When did land travel become extremely popular?

Futurist

Ad Honoris
May 2014
21,755
SoCal
When did land travel become extremely popular? For instance, here is a scenario for you--let's say that someone wants to get from Marseille/Marseilles to Dunkirk/Dunkerque (both of which are located in France nowadays). Nowadays the best way to do this would probably be by land--either by car or by train--or, alternatively, by plane/air. 100 years ago, the best way to do this would have probably still been by land--especially considering that air travel doesn't appear to have been an option yet 100 years ago. However, what about 200 years ago or 300 years ago or 400 years ago or 500 years ago? Would one have still traveled on land--either on horseback or by carriage--back then or would one have traveled by sea to get from Marseilles to Dunkirk back then?

Any thoughts on this?

 

Ichon

Ad Honorem
Mar 2013
3,678
Fewer people travelled so it would probably depend quite a bit on the purposes of the travel 200 years ago. For tourism probably more likely by land but with the right introductions going by sea and stopping in some places along the way could be fun- there were already holiday vacations in the late 1700s so it isn't completely impossible but 200 years is just ahead of the age of the steamship and almost 50 years ahead of railways in France so choices would be by carriage/horse or sail for most people travelling that long of a distance.

A person wanting the cheaper way would likely sail from Marseille to Brest then sail again on a different ship to Dunkerque but that could easily take at least 3 weeks to a month or more. Going directly by land is also likely to take around 3 weeks by carriage but that varies quite a bit how hard pushing and if switch carriages each day to travel more than 6-8 hours when during the summer it was safe to travel close to 12 hours (not many carriages would travel in the countryside past dusk). Horses could probably go a bit faster but if we are talking average still more than 2 weeks.

It might be a bit easier to go from Marseilles to La Rochelle then by ship to Brest then Dunkerque with the trip to La Rochelle taking just short of 2 weeks by carriage and week and a half by horse and then by ship for another week. Really it probably quite close in time on average but land allows more leeway in pressing harder actually accomplishing faster journey and less nights spent on the road could lower the overall costs but also raise the scale of difficulty quite high require good horsemanship, health, and determination.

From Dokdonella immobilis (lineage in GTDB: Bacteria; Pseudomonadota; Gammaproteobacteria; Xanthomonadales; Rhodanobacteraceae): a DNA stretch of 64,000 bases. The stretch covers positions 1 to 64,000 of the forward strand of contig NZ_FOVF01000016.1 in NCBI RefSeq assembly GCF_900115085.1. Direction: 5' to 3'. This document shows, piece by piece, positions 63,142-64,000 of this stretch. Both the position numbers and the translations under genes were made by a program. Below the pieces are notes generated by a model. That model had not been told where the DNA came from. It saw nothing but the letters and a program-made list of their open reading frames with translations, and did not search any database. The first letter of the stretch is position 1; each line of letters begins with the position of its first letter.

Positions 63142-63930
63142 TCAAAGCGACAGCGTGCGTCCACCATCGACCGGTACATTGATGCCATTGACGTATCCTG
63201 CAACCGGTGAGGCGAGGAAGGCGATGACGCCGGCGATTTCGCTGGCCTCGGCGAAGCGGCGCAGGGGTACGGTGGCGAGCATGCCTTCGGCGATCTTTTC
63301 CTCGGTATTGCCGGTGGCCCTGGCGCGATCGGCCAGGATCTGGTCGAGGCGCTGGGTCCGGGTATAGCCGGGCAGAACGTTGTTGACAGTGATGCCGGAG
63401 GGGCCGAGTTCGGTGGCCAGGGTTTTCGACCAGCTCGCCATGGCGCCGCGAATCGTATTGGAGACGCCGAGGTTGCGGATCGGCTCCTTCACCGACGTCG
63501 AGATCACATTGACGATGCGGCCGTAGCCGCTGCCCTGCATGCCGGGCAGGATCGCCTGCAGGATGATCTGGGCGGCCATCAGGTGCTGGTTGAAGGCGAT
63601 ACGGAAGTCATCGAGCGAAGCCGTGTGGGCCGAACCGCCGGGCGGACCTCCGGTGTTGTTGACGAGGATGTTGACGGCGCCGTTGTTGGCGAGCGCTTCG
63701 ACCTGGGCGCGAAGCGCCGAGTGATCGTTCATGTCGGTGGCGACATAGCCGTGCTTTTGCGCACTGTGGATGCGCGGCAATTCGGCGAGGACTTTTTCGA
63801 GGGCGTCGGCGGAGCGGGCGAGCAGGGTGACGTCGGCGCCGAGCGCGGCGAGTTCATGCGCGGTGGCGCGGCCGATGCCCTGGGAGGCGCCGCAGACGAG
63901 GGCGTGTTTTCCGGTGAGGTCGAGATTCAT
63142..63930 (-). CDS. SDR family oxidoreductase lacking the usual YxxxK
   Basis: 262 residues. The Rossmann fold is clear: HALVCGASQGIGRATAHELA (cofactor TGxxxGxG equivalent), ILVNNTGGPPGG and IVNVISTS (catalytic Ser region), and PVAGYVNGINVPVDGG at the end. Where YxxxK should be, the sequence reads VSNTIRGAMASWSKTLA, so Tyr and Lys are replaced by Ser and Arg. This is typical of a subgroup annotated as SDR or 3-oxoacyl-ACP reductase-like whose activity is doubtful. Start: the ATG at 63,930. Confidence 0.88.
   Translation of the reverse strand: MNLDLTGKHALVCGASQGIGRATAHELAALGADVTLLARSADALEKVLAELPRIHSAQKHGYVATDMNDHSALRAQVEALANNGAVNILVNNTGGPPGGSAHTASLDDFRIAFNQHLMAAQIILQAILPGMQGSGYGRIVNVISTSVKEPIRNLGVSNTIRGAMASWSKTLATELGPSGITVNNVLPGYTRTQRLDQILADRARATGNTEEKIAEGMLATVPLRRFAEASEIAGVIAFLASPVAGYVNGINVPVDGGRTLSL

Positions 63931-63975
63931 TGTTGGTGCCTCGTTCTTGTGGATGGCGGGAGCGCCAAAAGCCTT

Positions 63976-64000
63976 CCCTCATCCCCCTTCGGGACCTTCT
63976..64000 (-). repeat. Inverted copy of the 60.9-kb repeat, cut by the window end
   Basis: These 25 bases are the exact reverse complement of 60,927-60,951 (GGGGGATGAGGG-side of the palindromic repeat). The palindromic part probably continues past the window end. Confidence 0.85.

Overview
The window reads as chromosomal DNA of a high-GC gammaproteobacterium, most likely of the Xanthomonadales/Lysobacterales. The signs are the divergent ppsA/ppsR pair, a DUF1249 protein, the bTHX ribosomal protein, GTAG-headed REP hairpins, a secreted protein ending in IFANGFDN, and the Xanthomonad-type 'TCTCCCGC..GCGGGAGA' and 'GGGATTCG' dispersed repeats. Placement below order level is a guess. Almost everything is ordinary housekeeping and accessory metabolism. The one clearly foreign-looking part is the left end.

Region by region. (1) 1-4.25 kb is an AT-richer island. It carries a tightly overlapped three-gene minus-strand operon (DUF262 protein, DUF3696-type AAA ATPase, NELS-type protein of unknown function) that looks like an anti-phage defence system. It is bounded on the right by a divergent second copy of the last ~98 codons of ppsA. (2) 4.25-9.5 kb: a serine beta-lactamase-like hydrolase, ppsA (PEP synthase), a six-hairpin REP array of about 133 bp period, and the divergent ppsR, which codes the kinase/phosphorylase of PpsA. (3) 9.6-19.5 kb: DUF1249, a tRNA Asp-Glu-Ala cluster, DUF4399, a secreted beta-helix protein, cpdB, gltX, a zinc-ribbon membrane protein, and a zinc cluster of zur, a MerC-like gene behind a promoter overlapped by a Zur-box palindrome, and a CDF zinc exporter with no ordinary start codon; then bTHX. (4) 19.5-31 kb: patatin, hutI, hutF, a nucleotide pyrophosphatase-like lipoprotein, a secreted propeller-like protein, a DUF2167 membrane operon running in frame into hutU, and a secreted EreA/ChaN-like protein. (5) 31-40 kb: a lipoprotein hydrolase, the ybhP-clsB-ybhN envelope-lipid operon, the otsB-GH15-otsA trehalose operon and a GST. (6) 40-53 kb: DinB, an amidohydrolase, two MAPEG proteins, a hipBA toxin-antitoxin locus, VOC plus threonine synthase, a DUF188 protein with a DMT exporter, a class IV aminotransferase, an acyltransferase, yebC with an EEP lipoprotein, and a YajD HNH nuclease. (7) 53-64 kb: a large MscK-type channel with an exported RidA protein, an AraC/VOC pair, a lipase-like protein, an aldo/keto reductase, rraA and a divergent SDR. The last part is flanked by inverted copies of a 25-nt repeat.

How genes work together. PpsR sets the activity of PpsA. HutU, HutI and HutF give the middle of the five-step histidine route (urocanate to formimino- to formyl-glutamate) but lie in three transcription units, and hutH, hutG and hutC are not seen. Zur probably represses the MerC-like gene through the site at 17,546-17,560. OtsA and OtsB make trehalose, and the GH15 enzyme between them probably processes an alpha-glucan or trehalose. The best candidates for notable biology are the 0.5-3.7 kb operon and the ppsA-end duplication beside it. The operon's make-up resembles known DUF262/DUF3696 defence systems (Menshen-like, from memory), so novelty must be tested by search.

Before there were many roads or decent carriages more people would probably have ridden or walked and the journey would have taken even longer but pilgrims and others did such trips routinely even in medieval eras and much easier in the Roman eras with nicer roads and better accommodations along the way. Maybe a brief period 1500-1700 sailing would have been faster and safer for this specific trip but prior to 1500 it was still many oared boats in the Mediterranean and sea travel was far more risky and slower.
 
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May 2018
856
Michigan
Sea travel went "out of style" when two factors were met:

-Land travel was cheaper
-Land travel was safer

I recall reading in Wellington in India that dispatches were sent by cutter along the coast, even between cities that had fairly good roads. Much of this was due to the banditry factor, and the safety of couriers, as Britain's control over India was, even at the best of times, difficult.

Industries, both passenger and freight, stop doing what the EIC did in Wellington's Era when a cheaper and/or safer option becomes available. I believe railroads had very much to do with this, and would probably use the beginning of the railroad as the beginning of the end of the aforementioned practices of the EIC.

Edit: land travel being cheaper, providing there is not an intolerable variance in the time it takes to reach the destination.
 
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Dan Howard

Ad Honorem
Aug 2014
4,753
Australia
Tolls were a major factor. Most roads were privately owned and maintained so every time you left one lord's realm and entered another you were hit with a new toll. If you crossed a bridge, that was a separate toll. With water travel you only paid a toll whenever you disembarked at a major port.
 
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Dec 2014
441
Wales
Land travel has always been the most common way to travel (when, as Ichon says, they did travel) in most countries. Walking was around long before ships or even horses, and the bulk of the population never had the money to indulge in long sea voyages, added to which most of the worlds great cities are much easier to reach by land than sea for the population of that country. Going by ship to Dunkirk from Marseillaise might be safer but how many other than the wealthiest classes could afford it (as far as safety goes - the Barbary pirates might have something to say about that)?


The first large scale movements by more common folk - other than say migrations or refugees/armies - would have been the pilgrimages, a significant thing in most faiths, and the pilgrims ways to holy sites were being used constantly during the medieval period, with the fact of walking by foot being a significant part of the pilgrimage. One of the most common was the Camino de Santiago, dating back to the ninth century, although following a much earlier Roman route, and this was a very commonly used route: